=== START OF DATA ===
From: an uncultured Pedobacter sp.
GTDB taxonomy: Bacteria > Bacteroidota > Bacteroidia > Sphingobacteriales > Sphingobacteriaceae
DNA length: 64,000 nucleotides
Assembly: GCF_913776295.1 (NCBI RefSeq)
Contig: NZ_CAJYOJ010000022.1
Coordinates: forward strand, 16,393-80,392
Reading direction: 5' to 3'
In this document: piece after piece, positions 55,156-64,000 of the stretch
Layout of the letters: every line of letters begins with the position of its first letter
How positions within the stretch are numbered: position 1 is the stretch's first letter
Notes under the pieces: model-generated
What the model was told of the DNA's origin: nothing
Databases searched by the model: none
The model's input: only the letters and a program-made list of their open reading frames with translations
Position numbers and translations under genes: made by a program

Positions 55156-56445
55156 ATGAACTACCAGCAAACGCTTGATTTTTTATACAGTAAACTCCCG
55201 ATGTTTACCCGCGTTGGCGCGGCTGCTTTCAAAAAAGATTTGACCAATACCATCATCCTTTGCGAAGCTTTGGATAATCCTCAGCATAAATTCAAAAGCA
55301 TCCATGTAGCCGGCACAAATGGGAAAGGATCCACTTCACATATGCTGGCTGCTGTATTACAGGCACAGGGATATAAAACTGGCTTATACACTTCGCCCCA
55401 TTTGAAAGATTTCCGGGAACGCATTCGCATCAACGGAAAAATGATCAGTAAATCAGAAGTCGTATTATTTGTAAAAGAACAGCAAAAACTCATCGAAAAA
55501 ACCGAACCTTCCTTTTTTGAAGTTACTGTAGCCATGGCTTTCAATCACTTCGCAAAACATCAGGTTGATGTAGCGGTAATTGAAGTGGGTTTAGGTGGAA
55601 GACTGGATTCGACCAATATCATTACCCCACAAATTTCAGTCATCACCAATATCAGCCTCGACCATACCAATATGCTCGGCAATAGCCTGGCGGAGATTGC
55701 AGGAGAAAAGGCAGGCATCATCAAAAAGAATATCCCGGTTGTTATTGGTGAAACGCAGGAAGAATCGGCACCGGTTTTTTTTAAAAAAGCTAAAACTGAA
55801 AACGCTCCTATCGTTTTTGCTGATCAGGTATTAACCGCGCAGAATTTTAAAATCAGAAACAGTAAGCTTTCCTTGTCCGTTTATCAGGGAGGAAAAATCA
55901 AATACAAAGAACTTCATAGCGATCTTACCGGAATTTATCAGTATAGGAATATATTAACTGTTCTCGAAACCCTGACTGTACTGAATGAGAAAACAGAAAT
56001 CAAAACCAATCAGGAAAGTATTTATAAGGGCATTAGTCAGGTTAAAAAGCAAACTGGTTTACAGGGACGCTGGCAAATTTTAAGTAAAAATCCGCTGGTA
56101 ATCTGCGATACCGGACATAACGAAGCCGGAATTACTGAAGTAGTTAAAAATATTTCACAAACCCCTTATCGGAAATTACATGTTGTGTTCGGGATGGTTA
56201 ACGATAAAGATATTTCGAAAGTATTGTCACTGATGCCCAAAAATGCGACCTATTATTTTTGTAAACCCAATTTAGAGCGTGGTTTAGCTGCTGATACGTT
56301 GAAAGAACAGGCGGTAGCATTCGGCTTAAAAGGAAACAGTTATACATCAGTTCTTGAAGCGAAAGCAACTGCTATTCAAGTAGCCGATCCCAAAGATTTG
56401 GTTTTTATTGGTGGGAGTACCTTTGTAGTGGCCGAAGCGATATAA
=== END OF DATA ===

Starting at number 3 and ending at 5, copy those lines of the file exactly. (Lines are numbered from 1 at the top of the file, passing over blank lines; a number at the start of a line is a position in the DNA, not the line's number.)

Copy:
DNA length: 64,000 nucleotides
Assembly: GCF_913776295.1 (NCBI RefSeq)
Contig: NZ_CAJYOJ010000022.1